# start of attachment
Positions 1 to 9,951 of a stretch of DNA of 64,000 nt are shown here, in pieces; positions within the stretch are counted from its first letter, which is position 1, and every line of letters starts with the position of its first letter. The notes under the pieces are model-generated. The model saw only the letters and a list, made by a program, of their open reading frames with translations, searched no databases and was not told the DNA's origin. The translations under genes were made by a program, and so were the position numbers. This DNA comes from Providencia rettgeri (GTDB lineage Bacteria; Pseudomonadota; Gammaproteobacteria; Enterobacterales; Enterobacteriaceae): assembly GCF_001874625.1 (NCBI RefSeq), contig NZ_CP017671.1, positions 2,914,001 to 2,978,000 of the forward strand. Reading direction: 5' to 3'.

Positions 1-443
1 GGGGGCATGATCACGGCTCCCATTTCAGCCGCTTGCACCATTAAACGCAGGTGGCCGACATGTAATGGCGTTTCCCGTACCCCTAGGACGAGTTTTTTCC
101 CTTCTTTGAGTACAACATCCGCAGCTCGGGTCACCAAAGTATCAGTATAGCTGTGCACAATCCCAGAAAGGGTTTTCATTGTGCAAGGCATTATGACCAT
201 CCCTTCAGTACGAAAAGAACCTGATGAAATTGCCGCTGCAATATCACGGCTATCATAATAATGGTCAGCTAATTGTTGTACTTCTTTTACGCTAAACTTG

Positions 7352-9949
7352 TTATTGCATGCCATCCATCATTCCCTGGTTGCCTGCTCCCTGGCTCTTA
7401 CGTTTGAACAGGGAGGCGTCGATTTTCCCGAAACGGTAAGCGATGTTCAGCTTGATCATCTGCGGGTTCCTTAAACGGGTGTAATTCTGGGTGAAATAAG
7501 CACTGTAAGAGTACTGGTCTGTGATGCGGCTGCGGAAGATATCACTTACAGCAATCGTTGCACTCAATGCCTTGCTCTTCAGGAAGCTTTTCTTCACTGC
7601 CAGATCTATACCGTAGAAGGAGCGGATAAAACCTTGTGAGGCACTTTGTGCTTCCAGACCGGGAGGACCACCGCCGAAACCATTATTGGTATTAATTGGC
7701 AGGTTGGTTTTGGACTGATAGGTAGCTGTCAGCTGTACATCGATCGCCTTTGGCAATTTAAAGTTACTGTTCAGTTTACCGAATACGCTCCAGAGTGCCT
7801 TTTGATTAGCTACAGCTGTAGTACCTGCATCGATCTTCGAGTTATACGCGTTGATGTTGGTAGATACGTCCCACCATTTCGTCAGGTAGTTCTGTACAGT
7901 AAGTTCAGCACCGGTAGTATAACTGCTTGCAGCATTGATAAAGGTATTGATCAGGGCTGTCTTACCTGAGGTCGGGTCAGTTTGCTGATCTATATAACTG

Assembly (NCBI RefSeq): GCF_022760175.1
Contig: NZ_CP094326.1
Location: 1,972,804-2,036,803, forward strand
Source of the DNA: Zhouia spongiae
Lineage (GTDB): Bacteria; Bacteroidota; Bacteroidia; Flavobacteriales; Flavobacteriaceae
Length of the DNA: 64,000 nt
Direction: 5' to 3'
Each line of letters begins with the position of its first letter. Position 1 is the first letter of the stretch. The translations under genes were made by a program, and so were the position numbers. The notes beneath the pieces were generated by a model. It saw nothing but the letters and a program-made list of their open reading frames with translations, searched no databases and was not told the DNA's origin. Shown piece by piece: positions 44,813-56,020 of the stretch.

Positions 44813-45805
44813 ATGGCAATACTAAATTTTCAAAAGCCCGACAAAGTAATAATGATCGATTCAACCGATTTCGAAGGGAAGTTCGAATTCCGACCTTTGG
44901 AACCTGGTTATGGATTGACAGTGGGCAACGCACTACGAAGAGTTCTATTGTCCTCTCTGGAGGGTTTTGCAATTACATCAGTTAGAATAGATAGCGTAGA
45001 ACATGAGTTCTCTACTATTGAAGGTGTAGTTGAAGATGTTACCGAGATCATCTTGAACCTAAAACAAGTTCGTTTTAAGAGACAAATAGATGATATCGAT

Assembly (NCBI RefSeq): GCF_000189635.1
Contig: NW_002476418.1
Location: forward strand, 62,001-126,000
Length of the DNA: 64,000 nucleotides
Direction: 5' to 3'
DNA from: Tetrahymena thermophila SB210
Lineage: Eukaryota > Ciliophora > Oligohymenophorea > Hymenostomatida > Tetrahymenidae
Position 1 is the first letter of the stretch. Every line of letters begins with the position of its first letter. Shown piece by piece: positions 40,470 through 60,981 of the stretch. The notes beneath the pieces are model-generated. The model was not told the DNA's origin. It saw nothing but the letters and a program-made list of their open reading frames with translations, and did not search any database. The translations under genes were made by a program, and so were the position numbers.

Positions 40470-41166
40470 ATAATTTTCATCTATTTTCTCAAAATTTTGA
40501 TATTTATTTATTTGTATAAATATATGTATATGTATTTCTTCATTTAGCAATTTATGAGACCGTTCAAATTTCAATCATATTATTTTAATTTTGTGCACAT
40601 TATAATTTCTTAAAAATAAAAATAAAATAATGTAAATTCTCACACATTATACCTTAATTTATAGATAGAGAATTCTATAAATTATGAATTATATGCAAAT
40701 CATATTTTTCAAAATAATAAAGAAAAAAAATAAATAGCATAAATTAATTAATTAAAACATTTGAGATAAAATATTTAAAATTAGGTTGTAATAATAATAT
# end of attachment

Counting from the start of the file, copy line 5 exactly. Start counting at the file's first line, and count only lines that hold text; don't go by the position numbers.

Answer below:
201 CCCTTCAGTACGAAAAGAACCTGATGAAATTGCCGCTGCAATATCACGGCTATCATAATAATGGTCAGCTAATTGTTGTACTTCTTTTACGCTAAACTTG